That leaves us with three teams contending for two playoff spots: Indiana, Milwaukee and Orlando. Indiana and Milwaukee made the playoffs last year and both did some offseason roster shuffling. Orlando finished the season strongly but missed the playoffs. I usually don’t read much into finishing the season strongly. We all saw how much good that did for Golden State last year—but in this particular case, I like Orlando. Indiana and Milwaukee are a toss-up in my book. I’m picking Indiana but would not be shocked if Milwaukee (or even Toronto) grabs the eighth spot.

7) Orlando Magic: Reasons for hope: Dwight Howard is a stud. If/when he develops a go-to offensive move on the block, watch out. Grant Hill is healthy (so far). Darko Milicic can play and has a good on court rapport with Howard; their games complement each other very nicely. Reasons to mope: Grant Hill has not shown an ability to stay healthy for a full season ever since he suffered the original ankle injury that has cause him so much misery. Orlando spent a lottery pick on J.J. Redick, who will not be able to create his own shot and will struggle on defense. Check back here in 3-5 years for the article about how many guys who were drafted after Redick end up having better careers. Bottom line: Howard is an excellent big man and that is a rare, valuable commodity. Now that he and Milicic will have a full training camp together, that tandem will wreak a lot of havoc. This team is not a championship contender but should make the playoffs.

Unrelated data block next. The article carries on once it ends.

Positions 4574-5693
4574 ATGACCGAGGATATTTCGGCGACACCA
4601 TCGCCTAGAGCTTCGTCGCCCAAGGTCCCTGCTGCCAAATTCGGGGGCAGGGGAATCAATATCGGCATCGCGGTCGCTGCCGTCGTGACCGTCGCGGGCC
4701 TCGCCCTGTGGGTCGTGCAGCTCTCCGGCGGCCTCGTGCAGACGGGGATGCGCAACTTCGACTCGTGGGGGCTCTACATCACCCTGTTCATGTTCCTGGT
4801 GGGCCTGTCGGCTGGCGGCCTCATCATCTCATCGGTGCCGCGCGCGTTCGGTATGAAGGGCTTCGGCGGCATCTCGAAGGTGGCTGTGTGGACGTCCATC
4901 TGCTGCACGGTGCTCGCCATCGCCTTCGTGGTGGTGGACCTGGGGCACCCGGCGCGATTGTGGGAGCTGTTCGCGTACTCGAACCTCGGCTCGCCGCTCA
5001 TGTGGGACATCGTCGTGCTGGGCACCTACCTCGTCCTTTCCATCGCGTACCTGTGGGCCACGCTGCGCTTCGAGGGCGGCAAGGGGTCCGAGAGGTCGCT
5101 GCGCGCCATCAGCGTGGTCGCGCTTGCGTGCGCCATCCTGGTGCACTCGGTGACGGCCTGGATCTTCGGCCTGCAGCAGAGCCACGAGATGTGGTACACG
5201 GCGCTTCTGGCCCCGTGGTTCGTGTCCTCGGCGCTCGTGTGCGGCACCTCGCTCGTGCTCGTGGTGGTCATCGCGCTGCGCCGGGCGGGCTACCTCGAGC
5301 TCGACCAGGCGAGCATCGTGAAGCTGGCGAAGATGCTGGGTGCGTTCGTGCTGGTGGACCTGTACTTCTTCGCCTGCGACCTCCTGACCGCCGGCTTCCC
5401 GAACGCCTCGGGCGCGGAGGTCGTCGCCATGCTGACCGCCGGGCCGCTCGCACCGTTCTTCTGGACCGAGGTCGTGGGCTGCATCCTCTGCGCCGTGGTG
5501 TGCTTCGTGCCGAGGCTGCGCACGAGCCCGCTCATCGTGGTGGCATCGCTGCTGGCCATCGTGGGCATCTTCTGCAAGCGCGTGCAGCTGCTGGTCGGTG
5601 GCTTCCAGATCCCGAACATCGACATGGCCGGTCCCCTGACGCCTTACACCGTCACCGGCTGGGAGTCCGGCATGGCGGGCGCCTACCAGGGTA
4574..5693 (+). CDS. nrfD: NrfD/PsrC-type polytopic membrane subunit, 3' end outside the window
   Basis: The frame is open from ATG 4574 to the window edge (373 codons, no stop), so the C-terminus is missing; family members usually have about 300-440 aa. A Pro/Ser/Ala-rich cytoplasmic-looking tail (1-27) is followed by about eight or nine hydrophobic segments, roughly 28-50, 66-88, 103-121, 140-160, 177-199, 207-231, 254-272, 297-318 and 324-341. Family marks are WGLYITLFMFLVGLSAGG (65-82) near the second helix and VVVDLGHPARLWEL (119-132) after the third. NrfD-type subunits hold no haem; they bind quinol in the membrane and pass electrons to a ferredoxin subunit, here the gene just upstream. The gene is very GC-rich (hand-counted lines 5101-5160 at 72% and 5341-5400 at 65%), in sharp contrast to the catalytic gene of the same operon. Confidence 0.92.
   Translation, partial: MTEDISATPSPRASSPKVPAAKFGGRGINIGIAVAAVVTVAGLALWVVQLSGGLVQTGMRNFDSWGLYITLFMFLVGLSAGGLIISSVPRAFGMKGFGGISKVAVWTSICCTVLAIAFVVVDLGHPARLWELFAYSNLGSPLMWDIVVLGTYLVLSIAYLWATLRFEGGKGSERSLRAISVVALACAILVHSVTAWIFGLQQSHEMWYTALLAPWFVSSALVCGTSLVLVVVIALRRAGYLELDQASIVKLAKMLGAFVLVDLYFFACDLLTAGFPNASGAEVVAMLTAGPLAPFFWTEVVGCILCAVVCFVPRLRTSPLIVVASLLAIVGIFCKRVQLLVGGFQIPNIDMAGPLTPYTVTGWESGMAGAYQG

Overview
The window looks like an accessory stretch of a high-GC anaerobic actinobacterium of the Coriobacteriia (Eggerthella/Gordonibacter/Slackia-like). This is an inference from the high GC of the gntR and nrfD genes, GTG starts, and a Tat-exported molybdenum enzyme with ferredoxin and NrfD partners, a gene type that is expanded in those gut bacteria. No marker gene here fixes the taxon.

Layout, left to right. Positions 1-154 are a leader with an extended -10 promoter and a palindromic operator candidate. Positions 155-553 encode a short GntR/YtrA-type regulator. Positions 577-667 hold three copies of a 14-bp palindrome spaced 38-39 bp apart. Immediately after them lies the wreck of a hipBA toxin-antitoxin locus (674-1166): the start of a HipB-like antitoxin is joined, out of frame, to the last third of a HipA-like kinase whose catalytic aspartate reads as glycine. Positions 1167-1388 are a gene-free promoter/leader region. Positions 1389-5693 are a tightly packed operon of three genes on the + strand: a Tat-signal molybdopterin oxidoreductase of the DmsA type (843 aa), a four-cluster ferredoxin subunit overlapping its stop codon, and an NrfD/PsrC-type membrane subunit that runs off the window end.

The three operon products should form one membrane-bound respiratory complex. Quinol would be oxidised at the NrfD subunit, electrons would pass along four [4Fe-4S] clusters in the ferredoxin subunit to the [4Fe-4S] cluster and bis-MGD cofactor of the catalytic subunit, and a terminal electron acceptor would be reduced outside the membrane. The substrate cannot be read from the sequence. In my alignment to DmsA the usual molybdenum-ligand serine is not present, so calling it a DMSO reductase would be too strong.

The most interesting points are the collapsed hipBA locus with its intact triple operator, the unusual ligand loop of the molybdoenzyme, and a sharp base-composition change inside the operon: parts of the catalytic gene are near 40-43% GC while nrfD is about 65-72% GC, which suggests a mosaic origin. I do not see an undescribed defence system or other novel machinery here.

8) Indiana Pacers: Reasons for hope: It’s always something in Indiana—injuries, the infamous brawl in the Palace and the resulting suspensions—but through it all Coach Rick Carlisle somehow shepherds this team to the playoffs. When healthy, Jermaine O’Neal is capable of playing at an All-NBA level. Al Harrington figures to be very productive and, now that he has seen how the other, non-playoff half lives in Atlanta, he should be less apt to complain about his role. Reasons to mope: Ron Artest is one of the best players in the league and the Pacers in essence lost him for nothing because Peja Stojakovic signed with the Hornets. Bringing Harrington back helps but this team is no longer a legitimate championship contender. The departed Anthony Johnson will be missed. Bottom line: The Pacers will have to scratch and claw all year for the opportunity to be eliminated in the first round of the playoffs.

posted by David Friedman @ 6:04 AM

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Wednesday, October 04, 2006